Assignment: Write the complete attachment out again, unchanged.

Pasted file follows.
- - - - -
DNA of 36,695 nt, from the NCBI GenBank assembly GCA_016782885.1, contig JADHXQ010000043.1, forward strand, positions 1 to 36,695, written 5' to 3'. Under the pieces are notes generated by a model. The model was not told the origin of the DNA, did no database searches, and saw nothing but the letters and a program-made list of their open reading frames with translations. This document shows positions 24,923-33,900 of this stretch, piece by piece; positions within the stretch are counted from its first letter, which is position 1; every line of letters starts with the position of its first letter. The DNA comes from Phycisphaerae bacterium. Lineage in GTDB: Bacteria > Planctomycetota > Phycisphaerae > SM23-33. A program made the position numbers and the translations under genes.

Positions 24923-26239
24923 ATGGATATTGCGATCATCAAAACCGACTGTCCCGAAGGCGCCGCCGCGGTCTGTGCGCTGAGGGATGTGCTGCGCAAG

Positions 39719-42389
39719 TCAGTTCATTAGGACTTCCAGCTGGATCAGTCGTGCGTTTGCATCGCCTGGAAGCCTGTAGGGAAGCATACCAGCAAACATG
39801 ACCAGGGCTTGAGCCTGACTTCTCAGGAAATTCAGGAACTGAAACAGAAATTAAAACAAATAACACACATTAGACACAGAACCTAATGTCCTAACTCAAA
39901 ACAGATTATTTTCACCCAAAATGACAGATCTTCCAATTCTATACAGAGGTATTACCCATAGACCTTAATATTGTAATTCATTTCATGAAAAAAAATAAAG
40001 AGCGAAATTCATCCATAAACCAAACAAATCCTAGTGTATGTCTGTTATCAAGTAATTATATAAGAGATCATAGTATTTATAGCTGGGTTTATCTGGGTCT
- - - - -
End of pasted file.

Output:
DNA of 36,695 nt, from the NCBI GenBank assembly GCA_016782885.1, contig JADHXQ010000043.1, forward strand, positions 1 to 36,695, written 5' to 3'. Under the pieces are notes generated by a model. The model was not told the origin of the DNA, did no database searches, and saw nothing but the letters and a program-made list of their open reading frames with translations. This document shows positions 24,923-33,900 of this stretch, piece by piece; positions within the stretch are counted from its first letter, which is position 1; every line of letters starts with the position of its first letter. The DNA comes from Phycisphaerae bacterium. Lineage in GTDB: Bacteria > Planctomycetota > Phycisphaerae > SM23-33. A program made the position numbers and the translations under genes.

Positions 24923-26239
24923 ATGGATATTGCGATCATCAAAACCGACTGTCCCGAAGGCGCCGCCGCGGTCTGTGCGCTGAGGGATGTGCTGCGCAAG

Positions 39719-42389
39719 TCAGTTCATTAGGACTTCCAGCTGGATCAGTCGTGCGTTTGCATCGCCTGGAAGCCTGTAGGGAAGCATACCAGCAAACATG
39801 ACCAGGGCTTGAGCCTGACTTCTCAGGAAATTCAGGAACTGAAACAGAAATTAAAACAAATAACACACATTAGACACAGAACCTAATGTCCTAACTCAAA
39901 ACAGATTATTTTCACCCAAAATGACAGATCTTCCAATTCTATACAGAGGTATTACCCATAGACCTTAATATTGTAATTCATTTCATGAAAAAAAATAAAG
40001 AGCGAAATTCATCCATAAACCAAACAAATCCTAGTGTATGTCTGTTATCAAGTAATTATATAAGAGATCATAGTATTTATAGCTGGGTTTATCTGGGTCT